• In the age of facebook, twitter, email and text, there is no reason, whatsoever that a Salon can’t be notified that there is not a rep. for their area. All Salons should be notified, not just the big accounts. PSSSTTT…the little accounts could have become big accounts if you had kept in contact and showed up more often.
  • When an email is sent, respond to it. If you don’t have an answer, then politely admit it and let the person know you will be in touch as soon as you have an answer.
  • If you can text a picture of a cat driving a toy car, you can text that you are running behind and may be late for your scheduled appointment. *Again, I cannot stress this enough – do this for all accounts, not just the big ones. I have personally had a $500.00 order waiting for a rep. who didn’t show up or return my texts (well, she did, 3 days later and made the mistake of telling me was “sorry” but she had landed a big account and was too busy to get to my shop – her exact words), so I gave it to her competitor – because she did return my text and showed up to see me, even when I didn’t have an order.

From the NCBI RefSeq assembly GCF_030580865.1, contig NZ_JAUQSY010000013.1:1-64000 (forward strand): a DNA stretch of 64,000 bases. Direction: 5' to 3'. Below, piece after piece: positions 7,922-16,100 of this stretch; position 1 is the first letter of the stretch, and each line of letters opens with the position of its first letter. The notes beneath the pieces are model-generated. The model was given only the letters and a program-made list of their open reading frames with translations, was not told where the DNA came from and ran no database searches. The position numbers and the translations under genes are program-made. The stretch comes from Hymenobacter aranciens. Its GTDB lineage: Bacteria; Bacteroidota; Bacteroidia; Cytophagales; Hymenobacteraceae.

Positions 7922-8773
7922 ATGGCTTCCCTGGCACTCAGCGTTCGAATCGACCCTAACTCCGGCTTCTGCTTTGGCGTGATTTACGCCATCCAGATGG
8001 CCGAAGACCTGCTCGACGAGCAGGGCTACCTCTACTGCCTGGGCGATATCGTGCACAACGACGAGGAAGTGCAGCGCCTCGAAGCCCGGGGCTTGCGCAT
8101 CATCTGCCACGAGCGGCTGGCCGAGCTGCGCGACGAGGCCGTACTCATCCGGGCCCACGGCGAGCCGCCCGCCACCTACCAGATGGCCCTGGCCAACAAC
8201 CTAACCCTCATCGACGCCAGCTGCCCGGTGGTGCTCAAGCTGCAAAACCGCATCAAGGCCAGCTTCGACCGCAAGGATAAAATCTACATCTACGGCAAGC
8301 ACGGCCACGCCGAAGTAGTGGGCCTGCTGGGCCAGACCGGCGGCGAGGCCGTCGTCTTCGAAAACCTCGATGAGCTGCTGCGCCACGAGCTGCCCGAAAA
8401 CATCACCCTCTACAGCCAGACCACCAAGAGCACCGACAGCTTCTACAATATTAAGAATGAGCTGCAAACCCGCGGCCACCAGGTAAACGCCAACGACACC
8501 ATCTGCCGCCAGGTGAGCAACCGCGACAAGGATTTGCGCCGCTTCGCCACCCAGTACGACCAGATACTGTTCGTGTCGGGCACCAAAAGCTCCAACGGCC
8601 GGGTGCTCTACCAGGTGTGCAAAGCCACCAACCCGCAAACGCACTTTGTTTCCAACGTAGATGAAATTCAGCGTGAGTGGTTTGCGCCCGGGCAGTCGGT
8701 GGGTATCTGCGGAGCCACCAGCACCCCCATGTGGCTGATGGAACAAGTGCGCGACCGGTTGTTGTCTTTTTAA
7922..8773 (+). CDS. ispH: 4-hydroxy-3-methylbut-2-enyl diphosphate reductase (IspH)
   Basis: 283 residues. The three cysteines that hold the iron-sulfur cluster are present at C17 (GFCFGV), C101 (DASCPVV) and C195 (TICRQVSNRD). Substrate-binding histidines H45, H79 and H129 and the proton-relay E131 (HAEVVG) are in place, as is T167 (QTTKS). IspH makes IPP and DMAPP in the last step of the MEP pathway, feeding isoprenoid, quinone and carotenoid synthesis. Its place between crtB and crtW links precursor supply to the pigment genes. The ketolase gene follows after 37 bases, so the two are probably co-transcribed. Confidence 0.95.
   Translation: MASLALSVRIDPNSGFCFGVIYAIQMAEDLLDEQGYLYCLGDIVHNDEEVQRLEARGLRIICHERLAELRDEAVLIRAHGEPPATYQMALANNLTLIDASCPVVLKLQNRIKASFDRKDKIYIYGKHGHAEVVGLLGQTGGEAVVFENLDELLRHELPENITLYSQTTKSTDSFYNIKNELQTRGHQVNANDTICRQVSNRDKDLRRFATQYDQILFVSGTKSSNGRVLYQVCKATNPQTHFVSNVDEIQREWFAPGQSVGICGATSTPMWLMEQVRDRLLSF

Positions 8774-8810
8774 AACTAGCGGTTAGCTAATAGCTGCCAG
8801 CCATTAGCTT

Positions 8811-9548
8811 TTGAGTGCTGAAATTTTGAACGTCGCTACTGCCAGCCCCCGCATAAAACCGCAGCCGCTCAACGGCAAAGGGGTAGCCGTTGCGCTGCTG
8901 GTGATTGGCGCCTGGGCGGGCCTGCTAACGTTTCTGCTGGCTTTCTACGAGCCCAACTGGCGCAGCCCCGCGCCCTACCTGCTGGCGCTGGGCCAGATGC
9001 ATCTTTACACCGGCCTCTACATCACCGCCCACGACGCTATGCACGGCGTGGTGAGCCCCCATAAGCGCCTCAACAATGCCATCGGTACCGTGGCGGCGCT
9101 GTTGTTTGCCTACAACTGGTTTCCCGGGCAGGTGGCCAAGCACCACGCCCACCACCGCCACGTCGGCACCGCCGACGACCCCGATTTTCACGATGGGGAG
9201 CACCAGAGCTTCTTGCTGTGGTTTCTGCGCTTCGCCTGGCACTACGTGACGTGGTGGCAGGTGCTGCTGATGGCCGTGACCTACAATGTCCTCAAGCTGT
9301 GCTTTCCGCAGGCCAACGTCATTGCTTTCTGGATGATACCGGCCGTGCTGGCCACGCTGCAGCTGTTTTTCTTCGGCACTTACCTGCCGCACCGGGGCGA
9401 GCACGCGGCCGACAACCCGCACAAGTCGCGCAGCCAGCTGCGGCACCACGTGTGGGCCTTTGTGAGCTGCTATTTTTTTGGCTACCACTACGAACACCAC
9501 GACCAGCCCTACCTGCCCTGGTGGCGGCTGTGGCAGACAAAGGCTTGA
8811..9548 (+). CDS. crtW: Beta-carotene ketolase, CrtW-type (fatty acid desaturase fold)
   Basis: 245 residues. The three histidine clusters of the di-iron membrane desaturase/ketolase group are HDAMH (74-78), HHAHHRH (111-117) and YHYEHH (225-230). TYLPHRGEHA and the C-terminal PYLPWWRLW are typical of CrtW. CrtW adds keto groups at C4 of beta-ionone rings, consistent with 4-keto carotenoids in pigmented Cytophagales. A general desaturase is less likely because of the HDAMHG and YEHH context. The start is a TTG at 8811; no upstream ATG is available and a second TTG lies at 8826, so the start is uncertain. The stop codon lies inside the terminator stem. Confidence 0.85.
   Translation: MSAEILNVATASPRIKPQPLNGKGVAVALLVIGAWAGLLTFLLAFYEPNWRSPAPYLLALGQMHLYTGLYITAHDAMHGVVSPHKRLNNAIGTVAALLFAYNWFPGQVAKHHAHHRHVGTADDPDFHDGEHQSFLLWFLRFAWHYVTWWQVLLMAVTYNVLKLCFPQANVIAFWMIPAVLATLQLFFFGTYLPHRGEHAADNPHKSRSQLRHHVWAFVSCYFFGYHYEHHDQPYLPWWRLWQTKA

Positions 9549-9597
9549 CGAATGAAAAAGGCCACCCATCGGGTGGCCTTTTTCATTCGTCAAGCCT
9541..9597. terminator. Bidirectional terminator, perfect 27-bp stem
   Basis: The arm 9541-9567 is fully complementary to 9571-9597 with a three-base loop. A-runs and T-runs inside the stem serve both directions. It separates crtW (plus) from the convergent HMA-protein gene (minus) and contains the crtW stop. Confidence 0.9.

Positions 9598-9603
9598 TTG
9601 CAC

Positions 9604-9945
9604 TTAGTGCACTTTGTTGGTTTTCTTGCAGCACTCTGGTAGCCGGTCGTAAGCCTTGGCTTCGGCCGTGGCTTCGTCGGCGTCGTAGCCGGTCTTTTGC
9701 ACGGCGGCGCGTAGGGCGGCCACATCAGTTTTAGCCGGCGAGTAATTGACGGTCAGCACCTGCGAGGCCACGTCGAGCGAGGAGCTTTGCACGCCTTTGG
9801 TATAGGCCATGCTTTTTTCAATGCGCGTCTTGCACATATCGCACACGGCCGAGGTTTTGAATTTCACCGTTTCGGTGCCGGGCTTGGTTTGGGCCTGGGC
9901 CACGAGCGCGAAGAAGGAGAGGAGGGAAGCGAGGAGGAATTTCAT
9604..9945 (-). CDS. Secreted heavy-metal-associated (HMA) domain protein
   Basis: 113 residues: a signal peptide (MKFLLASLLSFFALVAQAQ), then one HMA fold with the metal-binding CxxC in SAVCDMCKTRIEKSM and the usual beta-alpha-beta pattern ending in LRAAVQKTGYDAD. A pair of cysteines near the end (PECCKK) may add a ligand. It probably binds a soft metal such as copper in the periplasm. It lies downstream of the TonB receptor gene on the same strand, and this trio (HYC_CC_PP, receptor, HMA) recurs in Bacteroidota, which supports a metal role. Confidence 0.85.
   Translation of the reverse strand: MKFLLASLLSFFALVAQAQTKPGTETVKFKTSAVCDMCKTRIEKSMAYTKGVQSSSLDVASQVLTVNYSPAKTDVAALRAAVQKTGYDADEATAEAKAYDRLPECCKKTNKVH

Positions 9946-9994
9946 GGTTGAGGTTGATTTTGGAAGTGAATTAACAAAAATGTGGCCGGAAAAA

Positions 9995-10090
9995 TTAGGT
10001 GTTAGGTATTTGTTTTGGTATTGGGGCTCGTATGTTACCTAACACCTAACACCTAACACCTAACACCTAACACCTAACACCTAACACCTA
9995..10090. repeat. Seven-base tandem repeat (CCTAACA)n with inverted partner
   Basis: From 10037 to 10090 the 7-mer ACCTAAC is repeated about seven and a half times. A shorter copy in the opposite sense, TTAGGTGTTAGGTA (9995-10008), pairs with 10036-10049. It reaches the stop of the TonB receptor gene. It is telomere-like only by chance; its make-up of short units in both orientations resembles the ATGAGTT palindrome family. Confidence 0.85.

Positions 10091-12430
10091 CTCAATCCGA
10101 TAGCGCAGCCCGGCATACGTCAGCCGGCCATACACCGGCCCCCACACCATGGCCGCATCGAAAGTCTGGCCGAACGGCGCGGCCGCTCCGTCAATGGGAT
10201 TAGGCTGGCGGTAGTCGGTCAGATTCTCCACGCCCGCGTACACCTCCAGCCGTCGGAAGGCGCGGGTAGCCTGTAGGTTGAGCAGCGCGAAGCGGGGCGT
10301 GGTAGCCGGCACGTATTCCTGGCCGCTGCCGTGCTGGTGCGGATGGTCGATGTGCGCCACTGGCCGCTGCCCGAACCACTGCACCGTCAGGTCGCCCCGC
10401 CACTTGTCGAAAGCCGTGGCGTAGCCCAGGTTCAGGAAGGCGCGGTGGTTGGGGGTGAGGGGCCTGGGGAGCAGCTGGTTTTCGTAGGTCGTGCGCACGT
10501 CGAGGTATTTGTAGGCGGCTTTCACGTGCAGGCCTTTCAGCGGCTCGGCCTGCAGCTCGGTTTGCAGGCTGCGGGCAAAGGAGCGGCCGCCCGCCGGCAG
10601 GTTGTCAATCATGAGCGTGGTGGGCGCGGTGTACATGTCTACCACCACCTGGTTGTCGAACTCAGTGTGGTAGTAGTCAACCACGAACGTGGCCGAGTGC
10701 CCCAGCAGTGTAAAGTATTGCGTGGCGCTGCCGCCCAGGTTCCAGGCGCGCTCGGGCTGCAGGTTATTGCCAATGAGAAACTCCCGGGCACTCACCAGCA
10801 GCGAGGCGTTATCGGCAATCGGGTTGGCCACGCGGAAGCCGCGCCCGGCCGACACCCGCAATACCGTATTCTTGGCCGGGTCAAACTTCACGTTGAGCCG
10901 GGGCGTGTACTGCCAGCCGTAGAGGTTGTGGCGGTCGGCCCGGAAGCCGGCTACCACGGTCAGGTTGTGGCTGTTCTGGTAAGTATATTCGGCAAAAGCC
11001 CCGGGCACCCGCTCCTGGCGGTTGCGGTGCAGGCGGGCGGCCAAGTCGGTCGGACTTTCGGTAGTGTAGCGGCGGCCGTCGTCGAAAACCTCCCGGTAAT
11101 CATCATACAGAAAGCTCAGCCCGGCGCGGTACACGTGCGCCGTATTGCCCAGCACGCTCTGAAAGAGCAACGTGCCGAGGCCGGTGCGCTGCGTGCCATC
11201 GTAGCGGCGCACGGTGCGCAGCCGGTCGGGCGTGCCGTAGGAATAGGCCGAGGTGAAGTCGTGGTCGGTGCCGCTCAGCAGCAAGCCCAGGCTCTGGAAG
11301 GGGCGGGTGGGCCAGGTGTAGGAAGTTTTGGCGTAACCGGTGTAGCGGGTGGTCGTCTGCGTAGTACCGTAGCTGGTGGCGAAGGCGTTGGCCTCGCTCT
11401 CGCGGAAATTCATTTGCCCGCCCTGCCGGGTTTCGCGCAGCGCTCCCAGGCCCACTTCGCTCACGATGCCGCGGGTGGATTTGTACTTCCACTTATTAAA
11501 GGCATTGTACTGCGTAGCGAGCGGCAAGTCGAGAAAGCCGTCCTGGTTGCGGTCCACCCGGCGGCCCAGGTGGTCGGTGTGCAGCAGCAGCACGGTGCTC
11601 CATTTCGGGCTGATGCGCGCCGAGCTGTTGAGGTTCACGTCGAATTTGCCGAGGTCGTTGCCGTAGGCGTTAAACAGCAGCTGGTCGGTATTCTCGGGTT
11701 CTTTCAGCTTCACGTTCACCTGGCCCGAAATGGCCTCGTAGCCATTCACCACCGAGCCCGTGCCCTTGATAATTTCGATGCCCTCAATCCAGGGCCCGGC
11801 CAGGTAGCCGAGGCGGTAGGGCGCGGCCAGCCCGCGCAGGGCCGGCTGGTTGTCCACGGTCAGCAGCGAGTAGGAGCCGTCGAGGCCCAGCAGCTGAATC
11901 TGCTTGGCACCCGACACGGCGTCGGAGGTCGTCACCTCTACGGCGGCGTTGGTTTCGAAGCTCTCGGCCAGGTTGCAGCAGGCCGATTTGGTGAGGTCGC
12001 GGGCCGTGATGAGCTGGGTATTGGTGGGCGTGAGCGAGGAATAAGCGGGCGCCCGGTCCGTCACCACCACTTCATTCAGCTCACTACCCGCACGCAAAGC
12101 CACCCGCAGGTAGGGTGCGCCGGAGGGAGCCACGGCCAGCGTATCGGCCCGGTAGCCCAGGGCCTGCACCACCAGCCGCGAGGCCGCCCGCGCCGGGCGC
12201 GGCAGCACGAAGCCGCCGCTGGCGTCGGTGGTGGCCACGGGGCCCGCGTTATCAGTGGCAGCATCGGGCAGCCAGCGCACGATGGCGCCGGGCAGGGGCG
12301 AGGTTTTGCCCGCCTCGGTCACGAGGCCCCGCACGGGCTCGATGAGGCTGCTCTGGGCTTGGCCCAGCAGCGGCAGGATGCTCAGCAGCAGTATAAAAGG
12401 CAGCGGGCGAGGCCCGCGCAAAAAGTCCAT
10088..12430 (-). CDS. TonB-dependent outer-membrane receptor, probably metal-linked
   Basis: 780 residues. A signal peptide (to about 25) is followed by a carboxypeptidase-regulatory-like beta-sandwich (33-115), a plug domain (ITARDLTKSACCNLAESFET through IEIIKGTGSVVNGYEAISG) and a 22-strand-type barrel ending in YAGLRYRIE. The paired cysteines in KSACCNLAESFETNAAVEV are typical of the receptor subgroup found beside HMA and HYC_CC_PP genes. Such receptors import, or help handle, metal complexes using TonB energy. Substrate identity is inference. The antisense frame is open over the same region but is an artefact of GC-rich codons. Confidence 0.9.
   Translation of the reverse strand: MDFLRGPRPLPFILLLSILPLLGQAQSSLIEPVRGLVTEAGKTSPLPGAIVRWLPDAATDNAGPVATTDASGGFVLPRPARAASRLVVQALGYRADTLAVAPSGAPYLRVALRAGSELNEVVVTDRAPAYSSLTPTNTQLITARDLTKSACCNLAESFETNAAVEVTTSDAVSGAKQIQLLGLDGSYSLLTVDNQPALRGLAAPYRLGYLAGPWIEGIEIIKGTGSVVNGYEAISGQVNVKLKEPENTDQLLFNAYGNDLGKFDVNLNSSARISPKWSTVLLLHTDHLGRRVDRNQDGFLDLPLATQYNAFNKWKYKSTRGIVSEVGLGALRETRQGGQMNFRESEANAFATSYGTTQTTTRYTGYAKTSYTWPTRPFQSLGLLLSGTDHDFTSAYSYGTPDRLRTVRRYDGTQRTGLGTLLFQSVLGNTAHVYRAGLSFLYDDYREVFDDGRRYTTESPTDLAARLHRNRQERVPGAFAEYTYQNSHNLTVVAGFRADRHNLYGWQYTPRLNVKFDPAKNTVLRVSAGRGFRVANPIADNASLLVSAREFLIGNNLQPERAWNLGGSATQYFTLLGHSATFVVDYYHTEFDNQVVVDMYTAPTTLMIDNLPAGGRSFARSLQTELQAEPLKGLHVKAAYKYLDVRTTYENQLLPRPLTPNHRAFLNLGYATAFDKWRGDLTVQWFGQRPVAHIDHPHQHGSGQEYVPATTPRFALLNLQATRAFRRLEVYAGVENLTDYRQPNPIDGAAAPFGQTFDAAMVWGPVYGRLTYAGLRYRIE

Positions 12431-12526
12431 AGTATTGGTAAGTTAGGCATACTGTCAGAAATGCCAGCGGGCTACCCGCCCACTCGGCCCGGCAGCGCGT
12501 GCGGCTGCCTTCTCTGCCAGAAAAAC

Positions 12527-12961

• Stylists, Salon Managers and Salon Owners are customers too. I can only speak for myself, I do not like when someone thinks for me. Never assume we do or do not want a product or product line in our Salon. Show it to us, leave a sample if possible, explain it’s value and let us decide. *That Girl in the Red Coat tip – explain the retail value of your products, not just the backbar/station use. …clients love the way they look in the chair, they also want to love the way they look at home and retailing products is the key to opening that door.
  • When a product is discontinued, let us know. Write it on the invoice with the order shipment, it’s that simple. Hoping I will get the point and will stop ordering a product after 10 tries to order it is not the way to do business. Many times that product is a special customer order and now I have egg on my face, a disappointed customer, and a lost sale. *While they were waiting for that product, if I had known it was discontinued, I could have introduced them to something comparable.
  • When an order is placed, please confirm you received it. I emailed an order because the sleuth in me discovered I no longer had a Rep.. It wasn’t until I sent another email forwarding my first email that I got a response that the order had been shipped and again, the product ordered was in demand and I had a list of women waiting for my call to let them know I once again had it in stock.

I didn’t like waiting for the phone to ring when I was 16, I really don’t like it now. …and in business, no one likes to be the last to know.